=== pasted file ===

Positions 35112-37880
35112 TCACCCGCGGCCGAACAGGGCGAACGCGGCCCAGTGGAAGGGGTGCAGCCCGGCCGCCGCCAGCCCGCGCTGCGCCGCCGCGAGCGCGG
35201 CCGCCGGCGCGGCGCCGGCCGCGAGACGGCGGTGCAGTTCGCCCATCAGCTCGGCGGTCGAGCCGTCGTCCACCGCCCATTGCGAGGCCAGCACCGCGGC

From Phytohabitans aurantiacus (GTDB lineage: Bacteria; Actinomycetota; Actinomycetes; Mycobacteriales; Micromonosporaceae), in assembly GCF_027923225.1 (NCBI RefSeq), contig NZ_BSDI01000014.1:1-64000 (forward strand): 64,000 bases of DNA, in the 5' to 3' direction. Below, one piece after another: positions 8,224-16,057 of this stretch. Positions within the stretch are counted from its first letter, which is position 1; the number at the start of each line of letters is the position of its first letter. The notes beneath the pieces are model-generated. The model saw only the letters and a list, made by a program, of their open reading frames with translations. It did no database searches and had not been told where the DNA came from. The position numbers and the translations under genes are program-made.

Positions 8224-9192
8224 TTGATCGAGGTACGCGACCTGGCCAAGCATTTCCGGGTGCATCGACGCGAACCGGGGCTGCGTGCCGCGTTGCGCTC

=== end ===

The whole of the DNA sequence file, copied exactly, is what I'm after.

Positions 35112-37880
35112 TCACCCGCGGCCGAACAGGGCGAACGCGGCCCAGTGGAAGGGGTGCAGCCCGGCCGCCGCCAGCCCGCGCTGCGCCGCCGCGAGCGCGG
35201 CCGCCGGCGCGGCGCCGGCCGCGAGACGGCGGTGCAGTTCGCCCATCAGCTCGGCGGTCGAGCCGTCGTCCACCGCCCATTGCGAGGCCAGCACCGCGGC

From Phytohabitans aurantiacus (GTDB lineage: Bacteria; Actinomycetota; Actinomycetes; Mycobacteriales; Micromonosporaceae), in assembly GCF_027923225.1 (NCBI RefSeq), contig NZ_BSDI01000014.1:1-64000 (forward strand): 64,000 bases of DNA, in the 5' to 3' direction. Below, one piece after another: positions 8,224-16,057 of this stretch. Positions within the stretch are counted from its first letter, which is position 1; the number at the start of each line of letters is the position of its first letter. The notes beneath the pieces are model-generated. The model saw only the letters and a list, made by a program, of their open reading frames with translations. It did no database searches and had not been told where the DNA came from. The position numbers and the translations under genes are program-made.

Positions 8224-9192
8224 TTGATCGAGGTACGCGACCTGGCCAAGCATTTCCGGGTGCATCGACGCGAACCGGGGCTGCGTGCCGCGTTGCGCTC